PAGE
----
Threat Intelligence

Unveiling the Evolution of Royal Ransomware

While the evolution of ransomware techniques is to be expected, the speed at which the Royal Ransomware Group has been able to adapt is impressive. Since it was first reported, those responsible for Royal ransomware have advanced quickly over a short period of time, leveraging old and new techniques as well as exploiting novel vulnerabilities as they are discovered. In just the last six months, they have rapidly escalated attacks targeting victims across numerous industries and countries.

The Royal Ransomware Group has also leveraged evasion techniques such as Virtual Instances [1], which made it challenging for defenders to prevent encryption once the threat actor had gained access to the targeted victim environment. Interestingly, some of the attributes were reminiscent of an older 2020 sample of Conti ransomware. External research by Vitali Kremez from AdvIntel has stated a direct relationship between Conti and Royal ransomware [2]. Comparing a recent Royal sample against Conti’s and other Royal ransomware variants over the past six months could provide insight into the threat actors’ future activity.

Who is Royal Ransomware?

Initially identified as Zeon in January of 2022, Royal ransomware has been rebranded as “Royal” since September of 2022 [3]. Since then, they have targeted companies across numerous industries such as Manufacturing, Healthcare, Food, and Education. Although over 60% of targeted companies have been in the United States, the Royal Ransomware Group has not shied away from targeting countries around the world including Europe and Latin America.

Figure 1: Graph of Industries Targeted by the Royal Ransomware Group collected via their Leak Site from September 2022 – February 2023.

Over the past six months, the Royal Ransomware Group has targeted both small and large companies. In December of 2022, there appeared to be a clear pivot to targeting larger companies and a steady decline in targeting smaller organizations. There has also been an overall decline in the number of reported attacks in the first quarter of 2023.

Figure 2: Line Chart summarizing the Size of Targeted Companies collected via their Leak Site from September 2022 – February 2023.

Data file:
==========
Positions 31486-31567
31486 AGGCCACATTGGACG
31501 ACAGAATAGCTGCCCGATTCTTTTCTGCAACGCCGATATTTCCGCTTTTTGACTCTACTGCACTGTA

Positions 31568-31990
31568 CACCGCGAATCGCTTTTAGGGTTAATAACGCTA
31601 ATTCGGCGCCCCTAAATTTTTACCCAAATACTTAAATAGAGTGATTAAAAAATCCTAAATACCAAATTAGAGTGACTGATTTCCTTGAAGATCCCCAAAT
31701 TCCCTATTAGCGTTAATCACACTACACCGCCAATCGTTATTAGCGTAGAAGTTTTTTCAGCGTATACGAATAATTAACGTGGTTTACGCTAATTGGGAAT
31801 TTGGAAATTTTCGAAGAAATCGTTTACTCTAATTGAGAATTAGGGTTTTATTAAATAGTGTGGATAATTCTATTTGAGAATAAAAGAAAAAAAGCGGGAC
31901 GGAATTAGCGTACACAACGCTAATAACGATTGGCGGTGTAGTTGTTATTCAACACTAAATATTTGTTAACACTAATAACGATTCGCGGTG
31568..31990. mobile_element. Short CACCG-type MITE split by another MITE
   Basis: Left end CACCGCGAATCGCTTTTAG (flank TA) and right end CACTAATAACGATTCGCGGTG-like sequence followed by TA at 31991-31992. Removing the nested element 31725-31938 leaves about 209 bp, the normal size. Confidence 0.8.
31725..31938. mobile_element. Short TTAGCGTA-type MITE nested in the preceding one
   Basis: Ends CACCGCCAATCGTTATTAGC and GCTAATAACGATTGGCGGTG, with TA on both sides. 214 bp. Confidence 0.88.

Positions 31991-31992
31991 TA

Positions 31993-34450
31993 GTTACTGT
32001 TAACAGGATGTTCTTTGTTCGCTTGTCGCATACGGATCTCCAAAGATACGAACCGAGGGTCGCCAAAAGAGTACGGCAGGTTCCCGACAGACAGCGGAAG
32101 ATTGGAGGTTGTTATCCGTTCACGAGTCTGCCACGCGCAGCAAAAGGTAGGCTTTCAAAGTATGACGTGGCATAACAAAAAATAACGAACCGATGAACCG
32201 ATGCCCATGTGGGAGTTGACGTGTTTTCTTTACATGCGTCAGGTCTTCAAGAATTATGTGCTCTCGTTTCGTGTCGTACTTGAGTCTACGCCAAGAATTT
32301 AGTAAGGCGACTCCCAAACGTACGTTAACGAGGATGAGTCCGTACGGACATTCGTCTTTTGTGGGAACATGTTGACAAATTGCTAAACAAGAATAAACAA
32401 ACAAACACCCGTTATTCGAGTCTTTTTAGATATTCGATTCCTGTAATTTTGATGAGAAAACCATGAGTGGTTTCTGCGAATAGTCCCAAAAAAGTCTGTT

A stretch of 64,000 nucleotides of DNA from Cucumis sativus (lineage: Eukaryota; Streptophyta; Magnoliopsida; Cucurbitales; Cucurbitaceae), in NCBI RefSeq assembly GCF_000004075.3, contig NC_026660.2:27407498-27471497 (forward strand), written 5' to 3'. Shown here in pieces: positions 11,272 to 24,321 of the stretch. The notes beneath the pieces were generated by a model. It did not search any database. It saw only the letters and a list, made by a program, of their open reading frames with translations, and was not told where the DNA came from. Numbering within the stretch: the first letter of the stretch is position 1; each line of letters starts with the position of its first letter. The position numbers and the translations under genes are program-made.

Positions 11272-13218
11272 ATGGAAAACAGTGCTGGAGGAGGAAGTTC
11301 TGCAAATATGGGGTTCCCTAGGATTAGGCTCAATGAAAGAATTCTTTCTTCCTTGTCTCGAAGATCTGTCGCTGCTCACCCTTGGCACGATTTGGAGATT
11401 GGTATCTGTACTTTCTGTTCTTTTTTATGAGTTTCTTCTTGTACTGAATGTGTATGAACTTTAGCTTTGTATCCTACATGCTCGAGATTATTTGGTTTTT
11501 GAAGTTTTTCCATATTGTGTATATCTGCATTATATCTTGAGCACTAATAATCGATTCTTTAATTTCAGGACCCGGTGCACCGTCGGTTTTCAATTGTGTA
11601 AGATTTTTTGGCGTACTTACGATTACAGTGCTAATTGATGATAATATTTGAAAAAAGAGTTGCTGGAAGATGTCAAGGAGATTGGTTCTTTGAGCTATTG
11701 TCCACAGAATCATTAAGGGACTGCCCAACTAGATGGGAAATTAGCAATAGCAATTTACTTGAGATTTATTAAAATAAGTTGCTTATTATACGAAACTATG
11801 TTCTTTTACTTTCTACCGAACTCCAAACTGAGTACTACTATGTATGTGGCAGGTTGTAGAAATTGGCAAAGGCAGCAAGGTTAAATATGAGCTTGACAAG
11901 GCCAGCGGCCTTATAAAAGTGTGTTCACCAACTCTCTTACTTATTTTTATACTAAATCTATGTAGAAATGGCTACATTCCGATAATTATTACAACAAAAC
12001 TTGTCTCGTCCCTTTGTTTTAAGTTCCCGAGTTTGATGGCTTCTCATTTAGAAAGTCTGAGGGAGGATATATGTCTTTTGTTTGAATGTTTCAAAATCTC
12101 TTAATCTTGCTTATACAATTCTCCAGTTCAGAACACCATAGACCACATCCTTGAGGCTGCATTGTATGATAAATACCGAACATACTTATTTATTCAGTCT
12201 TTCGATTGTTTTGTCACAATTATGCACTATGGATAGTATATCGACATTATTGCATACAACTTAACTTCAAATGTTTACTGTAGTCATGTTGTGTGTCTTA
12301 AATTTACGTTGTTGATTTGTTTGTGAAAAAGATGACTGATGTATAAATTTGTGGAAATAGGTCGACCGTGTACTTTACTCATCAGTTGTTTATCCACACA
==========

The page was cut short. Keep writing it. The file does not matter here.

With each new variant of Royal ransomware since September comes different techniques and features, old and new such as:

  • Callback phishing (BazarCall) [3]
  • File encryption over SMB
  • Expansive LOLbin utilization
  • Rapid abuse of new vulnerabilities such as CVE-2022-27510 [4]
  • Leveraging popular malware and tools such as Qbot, Batloader, Cobalt Strike, etc.

Figure 3: Timeline of major changes observed with Royal ransomware over the last six months as reported by security researchers  [3] [8]

A Royal Delivery

VMware Carbon Black’s Threat Analysis Unit (TAU) recently investigated a Royal ransomware attack leveraging file encryption over SMB. The threat actor was able to gain access to a customer’s environment and remotely encrypt files across five devices. Unlike what has previously been seen by the Royal Ransomware Group [5], the threat actor did not disable the antivirus/EDR and did not delete volume shadow copies. These actions may have been omitted to avoid alerting any sensors or to avoid being blocked, but it is important to consider that the sample itself has the ability to delete volume shadow copies.

To begin, Carbon Black was informed that the threat actor gained access to Server A and spun up a Virtual Machine (VM). From that VM, they successfully connected back to the host device via SMB as well as five additional servers.

Figure 4: Diagram summarizing the flow of events in the Royal ransomware attack in the customer environment.

Shortly after gaining access to each server, the remote file encryption began. Royal ransomware must be executed via command line by a threat actor actively within the target environment. To remotely encrypt a server, the threat actor uses the IP address and targeted drive in the command line as shown:

[RansomwareName].exe -ep 5 -path \\XXX.XXX.XXX.XXX\C$ -id [32 char string]”

This activity masquerades as routine system activity. Additionally, with the threat actor using a newly created VM without a sensor installed, some malicious activity on the device could go undetected.

Conti Ransomware in Retrospect

The investigated Royal ransomware attack revealed features previously identified in Conti ransomware [6]. Like Royal ransomware, Conti is designed to be executed by an adversary monitoring the environment. In 2020, it used a similar command line execution to target local drives, network shares, and even specific IP addresses. Upon deeper analysis, there are numerous similarities that were seen between this 2020 Conti sample and our 2023 sample of Royal ransomware.

Figure 5: Venn Diagram comparing the 2020 Conti sample with 2023 Royal ransomware sample [6]

Of the similarities, the most notable would be the use of:

  • Encryption threading to speed up encryption
  • Windows Restart Manager to kill processes using files before encryption
  • Network scanning to identify network shares for encryption
  • Filtering IP addresses to reduce noise
  • File encryption over SMB
  • Command line execution with the ability to specify local or network only

One of the key differences was the fact that the 2020 Conti sample was highly obfuscated using a Conti mutex and unique encoding strings for API resolution, while the 2023 Royal sample did not have a mutex and often had commands in clear text. This could be due to the Conti source code leak leaving no need to spend cycles obfuscating the code if it is already public.

Where is Royal Now?